There's nothing quite like laughing at something you know you shouldn't laugh at. It's like getting the giggles in church or trying not to to smile at a funeral.
There's something about that release of nervous tension that makes people love black comedies. These films can also shine a light on the darker seams of human nature and let you explore interesting or unusual stories. Disease, death, war and crime dipped in a tinge of light laughs can turn the not very funny realms into a hilarious paradox of fun.
Ant Timpson is best known for his work as a producer of horror and science-fiction films, most notably the 'The ABCs of Death' series, 'The Field Guide to Evil', and the superlative 'Turbo Kid'. While he's been producing great genre films for years now, Timpson has taken up the directorial reins for 'Come to Daddy', a darkly comedic thriller that never quite settles on a genre.
Written by 'The Greasy Strangler' co-writer Toby Harvard, the film is based on an original idea by Timpson. Bong Joon-ho said he was inspired to create 'Parasite' when he noticed a smudge on his trousers, but Timpson took it to the next level during his Q&A at Sydney Film Festival: "This whole film came about from the passing of my dad. I was there in front of him when he died. It was kind of traumatic. Dad's partner, whose ex-husband was a mortician, thought it would be great to have a grieving process with his embalmed corpse in a coffin near us for a week. I wasn't working on anything at the time, so I ended up spending a lot of time alone with him in the house all night."
We first meet thirtysomething Norval (Elijah Wood, 'The Lord Of The Rings' trilogy) as he drags his suitcase through a heavily-wooded landscape, then across a beach (where he loses his hat, exposing a Prince Valiant haircut) before arriving at a secluded coastal home. The Beverly Hills DJ/artist is there to reconnect with his absentee father after receiving a cryptic letter asking him to pay a visit.
His dad (the always brilliant Stephen McHattie, 'Mother!', 'Watchmen') doesn't seem too pleased to see him. The goat-like older man is frequently drunk and delights in humiliating his hipster son. He destroys Norval's limited edition gold iPhone, exposes his son's fibs about being mentored by Elton John, and tempts a recovering alcoholic with booze. McHattie is diabolical in these scenes; it is gloriously amusing and unpleasantly tense. Norval is anxious to walk out on his demonic dad, just as the grizzled old man walked out on Norval 30 years ago, but he still wants to know why he sent the letter.
Eventually, things between father and son get a little too intense and... stuff happens. Basically, Norval's effort to reconnect with his pop costs him a lot more than he had bargained for. As the story progresses and unexpected twists emerge, 'Come to Daddy' warps from a psychological thriller into a horror flick and then a very quotable crime movie. Without completely spoiling the central twist, there is a little bit of M. Night Shyamalan's 'The Visit' and Drew Goddard's 'Bad Times at the El Royale' mixed in with Stephen King's 1984 short story 'Gramma'.
'Come to Daddy' has been polished until it gleams. The highlight, however, is the cast.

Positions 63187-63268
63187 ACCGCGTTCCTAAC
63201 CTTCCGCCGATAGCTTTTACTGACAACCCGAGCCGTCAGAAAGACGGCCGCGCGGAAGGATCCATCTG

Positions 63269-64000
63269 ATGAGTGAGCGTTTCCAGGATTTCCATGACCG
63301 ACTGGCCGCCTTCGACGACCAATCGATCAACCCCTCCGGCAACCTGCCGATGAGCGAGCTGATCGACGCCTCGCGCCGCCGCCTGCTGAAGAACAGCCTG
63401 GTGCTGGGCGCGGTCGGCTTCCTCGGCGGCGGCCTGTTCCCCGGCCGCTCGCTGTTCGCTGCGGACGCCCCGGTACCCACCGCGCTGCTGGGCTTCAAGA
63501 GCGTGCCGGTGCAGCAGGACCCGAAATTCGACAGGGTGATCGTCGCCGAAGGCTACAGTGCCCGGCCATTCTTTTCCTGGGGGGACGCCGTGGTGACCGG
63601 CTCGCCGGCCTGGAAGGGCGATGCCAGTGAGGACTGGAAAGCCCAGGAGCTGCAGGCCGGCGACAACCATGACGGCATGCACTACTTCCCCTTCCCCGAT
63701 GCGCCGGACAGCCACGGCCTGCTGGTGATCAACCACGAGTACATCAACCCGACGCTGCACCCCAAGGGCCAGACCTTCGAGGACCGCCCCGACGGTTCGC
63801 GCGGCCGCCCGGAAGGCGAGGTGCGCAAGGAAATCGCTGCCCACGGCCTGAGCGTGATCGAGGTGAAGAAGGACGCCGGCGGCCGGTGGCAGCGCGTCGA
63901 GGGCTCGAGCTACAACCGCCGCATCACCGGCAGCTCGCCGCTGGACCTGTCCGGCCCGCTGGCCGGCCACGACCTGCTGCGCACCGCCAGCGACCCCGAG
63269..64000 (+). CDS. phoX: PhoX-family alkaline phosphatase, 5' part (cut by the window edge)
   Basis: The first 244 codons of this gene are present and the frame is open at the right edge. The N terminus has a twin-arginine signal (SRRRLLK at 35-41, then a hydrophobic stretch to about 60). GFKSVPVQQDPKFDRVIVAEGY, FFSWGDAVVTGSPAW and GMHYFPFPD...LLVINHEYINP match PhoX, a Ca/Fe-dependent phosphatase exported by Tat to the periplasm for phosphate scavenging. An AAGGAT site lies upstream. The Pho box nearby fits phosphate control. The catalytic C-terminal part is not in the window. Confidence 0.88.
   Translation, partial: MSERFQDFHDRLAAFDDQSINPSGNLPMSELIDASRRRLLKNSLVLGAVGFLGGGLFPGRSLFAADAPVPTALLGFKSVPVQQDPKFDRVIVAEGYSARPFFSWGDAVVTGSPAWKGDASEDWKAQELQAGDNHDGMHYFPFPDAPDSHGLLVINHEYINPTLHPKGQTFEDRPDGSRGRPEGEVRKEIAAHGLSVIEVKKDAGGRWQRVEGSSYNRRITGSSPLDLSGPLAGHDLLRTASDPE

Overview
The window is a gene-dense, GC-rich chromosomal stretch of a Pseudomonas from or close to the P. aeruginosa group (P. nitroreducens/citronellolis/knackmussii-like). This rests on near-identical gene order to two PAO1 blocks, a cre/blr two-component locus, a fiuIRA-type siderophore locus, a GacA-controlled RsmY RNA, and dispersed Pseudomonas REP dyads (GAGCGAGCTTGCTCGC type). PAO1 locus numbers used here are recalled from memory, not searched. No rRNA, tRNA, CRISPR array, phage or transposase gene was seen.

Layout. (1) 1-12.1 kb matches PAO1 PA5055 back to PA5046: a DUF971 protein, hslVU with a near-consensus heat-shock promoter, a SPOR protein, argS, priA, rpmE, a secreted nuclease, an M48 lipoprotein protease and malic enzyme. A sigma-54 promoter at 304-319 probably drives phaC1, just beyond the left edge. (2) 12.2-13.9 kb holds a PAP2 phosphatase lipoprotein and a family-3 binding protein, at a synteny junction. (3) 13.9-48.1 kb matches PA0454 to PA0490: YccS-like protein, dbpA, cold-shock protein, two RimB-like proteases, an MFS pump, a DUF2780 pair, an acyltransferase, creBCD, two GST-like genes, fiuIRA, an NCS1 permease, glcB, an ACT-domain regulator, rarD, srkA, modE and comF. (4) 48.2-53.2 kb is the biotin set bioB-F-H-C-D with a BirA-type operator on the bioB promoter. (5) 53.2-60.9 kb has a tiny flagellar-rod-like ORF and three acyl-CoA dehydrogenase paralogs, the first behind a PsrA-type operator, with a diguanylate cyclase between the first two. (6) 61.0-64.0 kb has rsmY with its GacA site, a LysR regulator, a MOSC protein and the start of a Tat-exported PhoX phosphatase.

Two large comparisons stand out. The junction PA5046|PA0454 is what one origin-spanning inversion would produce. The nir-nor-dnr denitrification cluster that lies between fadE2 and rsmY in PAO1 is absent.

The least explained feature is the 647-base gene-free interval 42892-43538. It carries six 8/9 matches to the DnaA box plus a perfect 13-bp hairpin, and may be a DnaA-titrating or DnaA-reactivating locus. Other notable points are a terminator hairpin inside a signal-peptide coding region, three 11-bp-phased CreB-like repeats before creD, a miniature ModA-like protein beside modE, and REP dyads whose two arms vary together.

From Daniel Katz's impactful compositions that accentuate sharp contrasts to Karl Steven's eerie-but-fun score, everything about 'Come to Daddy' has been polished until it gleams. The highlight, however, is the cast.
If you've seen Robert Rodriguez's 'Sin City', Franck Khalfoun's 'Maniac' remake or even Joseph Ruben's 'The Good Son', you would know that Elijah Wood (a real-life friend of Timpson and a fellow producer of indie films) is a superb horror movie actor. His nebbish Norval is bizarre and pretentious, but ultimately likable and relatable too. In fact, 'Come to Daddy' is full of quirky, extremely enjoyable turns from its entire cast. Kiwi comedian Madeleine Sami, in basically a cameo role, feels like she deserves a spin-off film for her mortician character. Michael Smiley ('Free Fire', 'Kill List', 'A Field in England') delivers a self-aware scenery-chewing performance as a villain with a fetish for silky shirts and being strangled by a muscular female escort named Precious.
Martin Donovan ('Ant-Man'), an actor whose Hal Hartley-era work Timpson discovered while managing arthouse cinemas, apparently complained to the director that he played too many politicians nowadays. He is a breath of fresh air in a comedic but poignant role, his character a dark twin of legendary slacker Jeffrey Lebowski A.K.A. The Dude. His line delivery (particularly during a speech where he describes being offered two unusual meal choices as "like being on a Japanese game show") had me wheezing with laughter in the cinema.
This film isn't perfect - the energy level noticeably slackens in the third act (which suffers from an unfortunate lack of Martin Donovan). But the film never drops the ball while constantly juggling tonal shifts, explosions of gore, jokes and pathos.
To paraphrase director Ant Timpson, 'Come to Daddy' is for people who laugh when they see somebody walk into a glass door, then laugh even harder when they notice that the person got a bloody nose. I guess I'm one of those troubled souls (or not - studies indicate that an appreciation of dark humour may indicate intelligence and emotional stability), because I found the film to be a delightful and unexpected highlight of the Sydney Film Festival.
'Come to Daddy' is available now on iTunes, Google Play, Telstra, Fetch and will be available on Foxtel on Demand from 15 April.